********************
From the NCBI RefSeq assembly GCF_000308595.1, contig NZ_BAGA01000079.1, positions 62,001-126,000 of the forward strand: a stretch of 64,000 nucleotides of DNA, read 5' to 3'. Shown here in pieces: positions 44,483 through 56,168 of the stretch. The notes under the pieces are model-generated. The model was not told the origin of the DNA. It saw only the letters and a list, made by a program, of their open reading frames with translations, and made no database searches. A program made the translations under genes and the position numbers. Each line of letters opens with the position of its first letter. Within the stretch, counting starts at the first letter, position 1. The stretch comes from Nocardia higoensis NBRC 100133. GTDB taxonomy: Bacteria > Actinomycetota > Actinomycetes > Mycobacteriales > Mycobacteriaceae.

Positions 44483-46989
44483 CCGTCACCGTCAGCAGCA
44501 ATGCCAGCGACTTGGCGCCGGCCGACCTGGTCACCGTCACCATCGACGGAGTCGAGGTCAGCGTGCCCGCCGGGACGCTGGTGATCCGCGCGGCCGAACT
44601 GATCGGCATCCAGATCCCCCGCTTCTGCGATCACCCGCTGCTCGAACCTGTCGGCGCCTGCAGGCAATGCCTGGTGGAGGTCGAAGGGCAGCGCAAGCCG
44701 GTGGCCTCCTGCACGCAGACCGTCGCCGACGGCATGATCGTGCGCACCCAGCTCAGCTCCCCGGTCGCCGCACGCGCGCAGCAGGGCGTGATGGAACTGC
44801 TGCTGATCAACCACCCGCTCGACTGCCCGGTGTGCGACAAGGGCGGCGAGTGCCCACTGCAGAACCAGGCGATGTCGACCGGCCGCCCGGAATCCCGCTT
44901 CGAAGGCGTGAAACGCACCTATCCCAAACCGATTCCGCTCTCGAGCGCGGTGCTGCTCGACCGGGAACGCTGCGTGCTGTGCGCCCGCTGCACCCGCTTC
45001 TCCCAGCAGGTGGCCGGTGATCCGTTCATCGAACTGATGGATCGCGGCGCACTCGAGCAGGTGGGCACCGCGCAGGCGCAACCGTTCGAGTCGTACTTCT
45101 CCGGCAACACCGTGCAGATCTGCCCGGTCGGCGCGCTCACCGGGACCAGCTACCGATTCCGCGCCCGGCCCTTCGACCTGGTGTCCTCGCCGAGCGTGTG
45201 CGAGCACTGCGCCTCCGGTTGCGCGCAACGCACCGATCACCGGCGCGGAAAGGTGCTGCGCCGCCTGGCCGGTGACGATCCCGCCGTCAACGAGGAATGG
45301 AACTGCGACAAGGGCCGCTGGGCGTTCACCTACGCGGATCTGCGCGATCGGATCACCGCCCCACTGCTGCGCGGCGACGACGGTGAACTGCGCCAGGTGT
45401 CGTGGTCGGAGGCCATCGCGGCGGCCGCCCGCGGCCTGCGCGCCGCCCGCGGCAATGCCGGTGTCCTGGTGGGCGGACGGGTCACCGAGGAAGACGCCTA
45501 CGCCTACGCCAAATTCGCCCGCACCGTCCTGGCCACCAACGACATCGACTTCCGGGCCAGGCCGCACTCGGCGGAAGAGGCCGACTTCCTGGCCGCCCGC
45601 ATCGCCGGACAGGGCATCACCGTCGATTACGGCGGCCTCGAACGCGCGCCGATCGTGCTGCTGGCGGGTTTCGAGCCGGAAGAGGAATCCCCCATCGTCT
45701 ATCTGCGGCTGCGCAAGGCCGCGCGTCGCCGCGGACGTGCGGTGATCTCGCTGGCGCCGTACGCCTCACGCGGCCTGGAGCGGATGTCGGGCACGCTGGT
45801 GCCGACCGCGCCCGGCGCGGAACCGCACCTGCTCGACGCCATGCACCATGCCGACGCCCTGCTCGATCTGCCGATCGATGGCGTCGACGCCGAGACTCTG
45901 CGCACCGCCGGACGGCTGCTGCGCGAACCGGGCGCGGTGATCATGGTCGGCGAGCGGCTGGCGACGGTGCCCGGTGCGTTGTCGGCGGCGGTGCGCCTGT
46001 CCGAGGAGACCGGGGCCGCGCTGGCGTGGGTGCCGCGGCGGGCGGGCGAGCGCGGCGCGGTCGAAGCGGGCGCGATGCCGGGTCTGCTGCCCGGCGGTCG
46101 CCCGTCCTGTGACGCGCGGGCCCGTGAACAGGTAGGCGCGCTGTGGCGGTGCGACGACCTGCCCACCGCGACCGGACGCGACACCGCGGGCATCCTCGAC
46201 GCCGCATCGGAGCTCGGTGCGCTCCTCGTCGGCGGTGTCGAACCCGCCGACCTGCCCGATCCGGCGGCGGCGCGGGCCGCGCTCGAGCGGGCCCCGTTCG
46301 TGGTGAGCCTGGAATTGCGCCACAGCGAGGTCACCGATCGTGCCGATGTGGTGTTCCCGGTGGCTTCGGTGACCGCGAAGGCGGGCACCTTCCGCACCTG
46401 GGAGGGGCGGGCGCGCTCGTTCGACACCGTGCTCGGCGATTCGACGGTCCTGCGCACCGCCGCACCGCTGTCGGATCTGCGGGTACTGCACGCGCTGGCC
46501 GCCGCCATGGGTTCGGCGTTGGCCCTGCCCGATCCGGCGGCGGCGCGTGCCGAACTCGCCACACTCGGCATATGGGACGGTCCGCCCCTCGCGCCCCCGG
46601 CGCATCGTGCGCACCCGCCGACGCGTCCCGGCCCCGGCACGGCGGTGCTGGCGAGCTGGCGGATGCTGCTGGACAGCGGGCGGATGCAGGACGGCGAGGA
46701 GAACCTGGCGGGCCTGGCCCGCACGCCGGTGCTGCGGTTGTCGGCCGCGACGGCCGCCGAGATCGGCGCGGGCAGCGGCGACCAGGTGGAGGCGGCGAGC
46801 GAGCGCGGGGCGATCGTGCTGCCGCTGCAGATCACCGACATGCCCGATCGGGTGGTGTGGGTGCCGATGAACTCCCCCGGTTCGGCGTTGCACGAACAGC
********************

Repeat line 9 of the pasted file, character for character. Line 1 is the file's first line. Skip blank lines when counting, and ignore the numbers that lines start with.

45001 TCCCAGCAGGTGGCCGGTGATCCGTTCATCGAACTGATGGATCGCGGCGCACTCGAGCAGGTGGGCACCGCGCAGGCGCAACCGTTCGAGTCGTACTTCT